Do go and read it on Culture Wars, but I'll post the text here as well after the weekend. A couple of excerpts:
When they set out to write these texts, neither author must have expected to create an especially political book. But for the first time in decades, opinions about the detailed management of the economy are intensely political, and any book, article or quotation on financial matters in the last few years is likely to be re-read in that light.
Bernstein’s other argument is a little more controversial, and therefore more interesting. He portrays nearly every major development in world history as the result of trade, competition over trade profits, or protection against trade. Early chapters cover the expansion of Islam across the Middle East, North Africa and South Asia; the middle of the book explores European exploration and colonisation of key locations in the Pacific and the New World; and the last third explains the rise and fall in turn of Portugal, Spain, the Netherlands, Britain and America as dominant world powers. At times the idea is stretched – was protectionism really a major contribution to the outbreak of World War II? – but in general it is well argued and sheds much light on how the world turned out as it is.
The Ascent of Money on the other hand has no such argument. It is a survey of six different aspects of money, conveniently scaled to fit into six one-hour episodes on Channel Four. The chapters – on the invention of money, bonds, bubbles, risk, property, and ‘Chimerica’ – contain some interesting ideas, and there’s more enquiry into the nature and philosophy of money than Splendid Exchange makes into the ideas behind trade. But the book is still unsatisfying, and it is hard to see any thread consistently running through the chapters.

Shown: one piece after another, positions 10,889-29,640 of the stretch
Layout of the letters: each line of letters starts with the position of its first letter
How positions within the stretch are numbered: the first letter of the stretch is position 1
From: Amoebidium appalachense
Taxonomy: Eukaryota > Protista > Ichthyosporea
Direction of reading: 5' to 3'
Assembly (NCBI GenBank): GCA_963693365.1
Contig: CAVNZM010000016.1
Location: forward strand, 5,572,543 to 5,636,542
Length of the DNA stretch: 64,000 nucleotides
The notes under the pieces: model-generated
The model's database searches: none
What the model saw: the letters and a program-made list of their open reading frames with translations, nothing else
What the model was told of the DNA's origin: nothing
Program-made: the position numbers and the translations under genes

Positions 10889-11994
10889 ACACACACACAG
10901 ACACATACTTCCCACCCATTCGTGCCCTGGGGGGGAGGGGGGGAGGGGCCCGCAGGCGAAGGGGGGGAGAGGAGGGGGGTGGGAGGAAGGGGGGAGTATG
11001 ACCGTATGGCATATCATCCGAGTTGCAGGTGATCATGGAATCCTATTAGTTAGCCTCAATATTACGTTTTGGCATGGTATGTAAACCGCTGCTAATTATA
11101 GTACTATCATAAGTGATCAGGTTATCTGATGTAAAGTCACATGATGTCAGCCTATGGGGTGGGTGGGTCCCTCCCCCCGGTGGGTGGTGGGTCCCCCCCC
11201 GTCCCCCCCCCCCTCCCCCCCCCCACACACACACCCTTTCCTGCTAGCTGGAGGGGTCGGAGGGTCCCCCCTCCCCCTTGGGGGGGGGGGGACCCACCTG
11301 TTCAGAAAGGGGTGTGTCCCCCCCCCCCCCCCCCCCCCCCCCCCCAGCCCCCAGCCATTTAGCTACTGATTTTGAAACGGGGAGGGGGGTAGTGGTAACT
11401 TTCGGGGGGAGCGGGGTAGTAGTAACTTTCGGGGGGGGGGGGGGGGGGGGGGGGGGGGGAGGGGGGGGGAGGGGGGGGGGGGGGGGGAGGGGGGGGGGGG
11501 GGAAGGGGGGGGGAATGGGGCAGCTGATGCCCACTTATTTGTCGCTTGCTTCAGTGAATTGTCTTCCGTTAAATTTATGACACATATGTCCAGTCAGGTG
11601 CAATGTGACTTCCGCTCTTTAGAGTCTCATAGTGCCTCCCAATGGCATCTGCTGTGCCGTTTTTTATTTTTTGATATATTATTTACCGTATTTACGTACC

The best segments of both books are between about 1400 and 1800, where Bernstein tells stories of exploration, misunderstanding and chance, and of the grand contest between the English and Dutch East India Companies (and by proxy, Britain and Holland); and Ferguson shows us that bond and derivatives profiteering and stockmarket bubbles are nothing new. Each book less evocative in the further past, with Ferguson showing some pictures of 3000-year-old money in clay tablet form, and Bernstein providing a thousand years of detail about ports and sultanates in the Middle East which no longer exist and have little relevance to the ongoing argument.
Strangely, the book that’s about the stuff of all our lives – how often do you live a day without money? – feels less relevant and meaningful than the book about something we only come into occasional contact with, international trade. There is a book waiting to be written about how we psychologically interact with money and what it means to us when it’s in our pocket or leaving our wallet. Maybe that will be informed by history too, but The Ascent of Money isn’t it. A Splendid Exchange, on the other hand, makes real and immediate the effects and benefits of the movements of containers that most of us never see and goods whose origin we rarely notice. The arc of the story of the rise of trade over five thousand years is well drawn.
If you only have time to read one...
I'm afraid you'll have to go and read the review to find out which one it should be.